errata and update
I just discovered that, in yesterday’s edition of Occurrences, I inadvertently entered the wrong link when I made a reference with a link out to a movie I’d seen. The wrong link sent you off to some place that talked about military funding and hardware, surely a topic of some interest to some people these days, but the link was supposed to take you to the something associated with the movie “Fences”.
My readers are smart folk; they can find multiple links to the movie.
I could have waxed ecstatic about the movie in longer and great terms. The entire ensemble deserves an award for acting, least of which is the craftsman pictured in the featured image in the role of “Gabriel”.
The Best Supporting Actress Oscar went to the lady who stood by her man for decades, and it was surely deserved. Some people are correct, using this movie as an example, when they say that Hollywood does not acknowledge the excellence coming out of the African-American experience and community. Denzel is already legendary; perhaps the Academy thought he’d been acknowledged enough. I, for one, did not know that his daddy was a preacher, that he’s a devout Christian, and thought his real calling might have been to be a preacher himself. He’d have been (or already is) a good one.
I have a distant personal connection with Pittsburgh so I watched the movie with that in mind. But there were no references…. But the connection I had would have appreciated and applauded the artistry. And the street mural.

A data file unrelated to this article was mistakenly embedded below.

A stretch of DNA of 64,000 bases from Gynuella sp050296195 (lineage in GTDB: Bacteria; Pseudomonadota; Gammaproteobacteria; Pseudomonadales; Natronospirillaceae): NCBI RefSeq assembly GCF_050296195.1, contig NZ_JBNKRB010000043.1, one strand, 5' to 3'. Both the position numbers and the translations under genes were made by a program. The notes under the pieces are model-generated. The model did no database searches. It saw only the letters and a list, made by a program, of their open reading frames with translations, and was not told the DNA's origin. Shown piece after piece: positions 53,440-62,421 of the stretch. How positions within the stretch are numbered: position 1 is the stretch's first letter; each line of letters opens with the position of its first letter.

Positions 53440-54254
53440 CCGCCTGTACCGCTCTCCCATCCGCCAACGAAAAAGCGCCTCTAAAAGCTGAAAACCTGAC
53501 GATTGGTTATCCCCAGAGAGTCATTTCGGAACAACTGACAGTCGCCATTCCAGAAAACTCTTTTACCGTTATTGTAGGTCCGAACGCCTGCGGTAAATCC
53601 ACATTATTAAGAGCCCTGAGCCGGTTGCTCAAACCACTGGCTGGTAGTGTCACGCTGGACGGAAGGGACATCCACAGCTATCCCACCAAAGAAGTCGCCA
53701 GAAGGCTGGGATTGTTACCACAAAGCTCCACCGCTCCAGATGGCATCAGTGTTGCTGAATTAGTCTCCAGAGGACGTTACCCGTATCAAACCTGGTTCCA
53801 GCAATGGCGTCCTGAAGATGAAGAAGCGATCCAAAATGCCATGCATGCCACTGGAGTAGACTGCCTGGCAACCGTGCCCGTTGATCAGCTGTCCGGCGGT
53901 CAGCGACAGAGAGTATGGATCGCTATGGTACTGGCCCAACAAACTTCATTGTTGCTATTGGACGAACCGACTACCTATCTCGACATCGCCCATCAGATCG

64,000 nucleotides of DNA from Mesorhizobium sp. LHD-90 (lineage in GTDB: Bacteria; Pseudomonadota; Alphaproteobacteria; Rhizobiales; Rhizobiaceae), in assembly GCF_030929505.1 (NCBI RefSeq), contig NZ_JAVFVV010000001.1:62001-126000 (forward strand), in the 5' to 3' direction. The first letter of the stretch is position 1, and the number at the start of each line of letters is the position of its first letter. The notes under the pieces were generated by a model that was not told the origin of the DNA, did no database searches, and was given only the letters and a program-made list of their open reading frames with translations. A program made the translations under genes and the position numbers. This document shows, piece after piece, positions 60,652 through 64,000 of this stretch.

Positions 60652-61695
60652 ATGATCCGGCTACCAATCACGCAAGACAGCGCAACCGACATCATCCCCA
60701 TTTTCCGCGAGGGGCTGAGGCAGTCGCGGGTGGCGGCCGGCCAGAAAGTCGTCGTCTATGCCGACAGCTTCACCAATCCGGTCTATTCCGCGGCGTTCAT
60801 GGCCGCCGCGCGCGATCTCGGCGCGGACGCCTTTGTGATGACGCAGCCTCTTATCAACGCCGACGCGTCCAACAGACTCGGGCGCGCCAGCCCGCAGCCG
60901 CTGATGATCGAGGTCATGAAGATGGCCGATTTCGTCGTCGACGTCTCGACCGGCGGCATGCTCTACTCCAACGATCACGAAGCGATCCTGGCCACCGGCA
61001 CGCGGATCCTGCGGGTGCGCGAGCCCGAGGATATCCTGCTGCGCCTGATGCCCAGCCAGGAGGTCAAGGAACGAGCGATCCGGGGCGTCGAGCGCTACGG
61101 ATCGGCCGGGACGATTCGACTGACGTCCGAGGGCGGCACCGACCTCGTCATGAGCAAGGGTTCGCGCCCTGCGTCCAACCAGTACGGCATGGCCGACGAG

In yesterday’s edition of Occurrences, almost in the same paragraph, I made reference to the book “The Echo Maker” by Richard Powers. I finally finished the book this afternoon. It’s the kind of book that, for me, required that that I put it down every few pages so I could digest it, understand it, be with it. It had so many parallels to my life.
Run right out and get yourself a used copy of the book and read it. Take as long as you need.
It’s a difficult book to read on several counts. First, the central focus of the book is about cognitive neurology and the human mind,. For most people, these are not easy subjects to tackle. Whatever you do, don’t read (or at least dwell on) the critical comments. I will have to or want to re-read the book sometime soon (right after my wife finishes it). And I’ll have to dust off my copies of popular cognitive neurology books on my book shelf, starting with Pinker’s “The Blank Slate”.
We need sentient and compassionate human leadership as fast as we can manufacture it.